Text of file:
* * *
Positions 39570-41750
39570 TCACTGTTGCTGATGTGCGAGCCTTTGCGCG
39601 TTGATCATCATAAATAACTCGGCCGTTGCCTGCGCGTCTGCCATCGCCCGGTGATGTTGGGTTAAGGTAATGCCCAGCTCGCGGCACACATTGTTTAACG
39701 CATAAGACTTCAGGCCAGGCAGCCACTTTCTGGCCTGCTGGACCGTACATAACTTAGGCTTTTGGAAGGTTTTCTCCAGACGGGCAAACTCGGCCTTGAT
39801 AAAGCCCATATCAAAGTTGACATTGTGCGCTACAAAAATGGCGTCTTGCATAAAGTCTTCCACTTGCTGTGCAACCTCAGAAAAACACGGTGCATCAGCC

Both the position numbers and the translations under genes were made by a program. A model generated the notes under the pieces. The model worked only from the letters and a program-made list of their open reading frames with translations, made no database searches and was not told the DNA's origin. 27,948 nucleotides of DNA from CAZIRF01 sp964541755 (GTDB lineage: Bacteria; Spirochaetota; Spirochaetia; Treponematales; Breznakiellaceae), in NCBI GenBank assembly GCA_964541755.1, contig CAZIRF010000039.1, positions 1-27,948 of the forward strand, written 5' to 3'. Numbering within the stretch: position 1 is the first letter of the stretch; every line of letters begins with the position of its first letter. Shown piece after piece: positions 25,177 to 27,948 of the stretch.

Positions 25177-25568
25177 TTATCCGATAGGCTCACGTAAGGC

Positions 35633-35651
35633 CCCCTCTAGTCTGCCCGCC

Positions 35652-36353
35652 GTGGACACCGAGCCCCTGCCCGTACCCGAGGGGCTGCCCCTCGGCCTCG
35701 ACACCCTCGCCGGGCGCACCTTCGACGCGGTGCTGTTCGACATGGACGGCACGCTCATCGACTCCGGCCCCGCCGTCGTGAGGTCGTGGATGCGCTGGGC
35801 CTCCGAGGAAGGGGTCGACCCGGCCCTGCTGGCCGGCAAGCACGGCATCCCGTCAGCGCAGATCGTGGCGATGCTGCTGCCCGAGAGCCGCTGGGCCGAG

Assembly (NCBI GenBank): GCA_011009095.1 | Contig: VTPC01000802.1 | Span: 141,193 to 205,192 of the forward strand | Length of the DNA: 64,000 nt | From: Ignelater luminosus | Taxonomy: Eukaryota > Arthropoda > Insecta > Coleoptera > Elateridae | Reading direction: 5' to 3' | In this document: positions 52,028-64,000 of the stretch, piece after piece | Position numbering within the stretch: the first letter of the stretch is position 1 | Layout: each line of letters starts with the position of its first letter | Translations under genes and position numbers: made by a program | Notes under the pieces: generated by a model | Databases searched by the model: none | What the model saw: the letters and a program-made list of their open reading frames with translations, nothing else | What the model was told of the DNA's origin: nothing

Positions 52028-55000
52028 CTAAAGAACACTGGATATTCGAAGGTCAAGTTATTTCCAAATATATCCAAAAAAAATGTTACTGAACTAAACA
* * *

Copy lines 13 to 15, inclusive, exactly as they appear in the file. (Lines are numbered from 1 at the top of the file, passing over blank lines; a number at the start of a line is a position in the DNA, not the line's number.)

35701 ACACCCTCGCCGGGCGCACCTTCGACGCGGTGCTGTTCGACATGGACGGCACGCTCATCGACTCCGGCCCCGCCGTCGTGAGGTCGTGGATGCGCTGGGC
35801 CTCCGAGGAAGGGGTCGACCCGGCCCTGCTGGCCGGCAAGCACGGCATCCCGTCAGCGCAGATCGTGGCGATGCTGCTGCCCGAGAGCCGCTGGGCCGAG

Assembly (NCBI GenBank): GCA_011009095.1 | Contig: VTPC01000802.1 | Span: 141,193 to 205,192 of the forward strand | Length of the DNA: 64,000 nt | From: Ignelater luminosus | Taxonomy: Eukaryota > Arthropoda > Insecta > Coleoptera > Elateridae | Reading direction: 5' to 3' | In this document: positions 52,028-64,000 of the stretch, piece after piece | Position numbering within the stretch: the first letter of the stretch is position 1 | Layout: each line of letters starts with the position of its first letter | Translations under genes and position numbers: made by a program | Notes under the pieces: generated by a model | Databases searched by the model: none | What the model saw: the letters and a program-made list of their open reading frames with translations, nothing else | What the model was told of the DNA's origin: nothing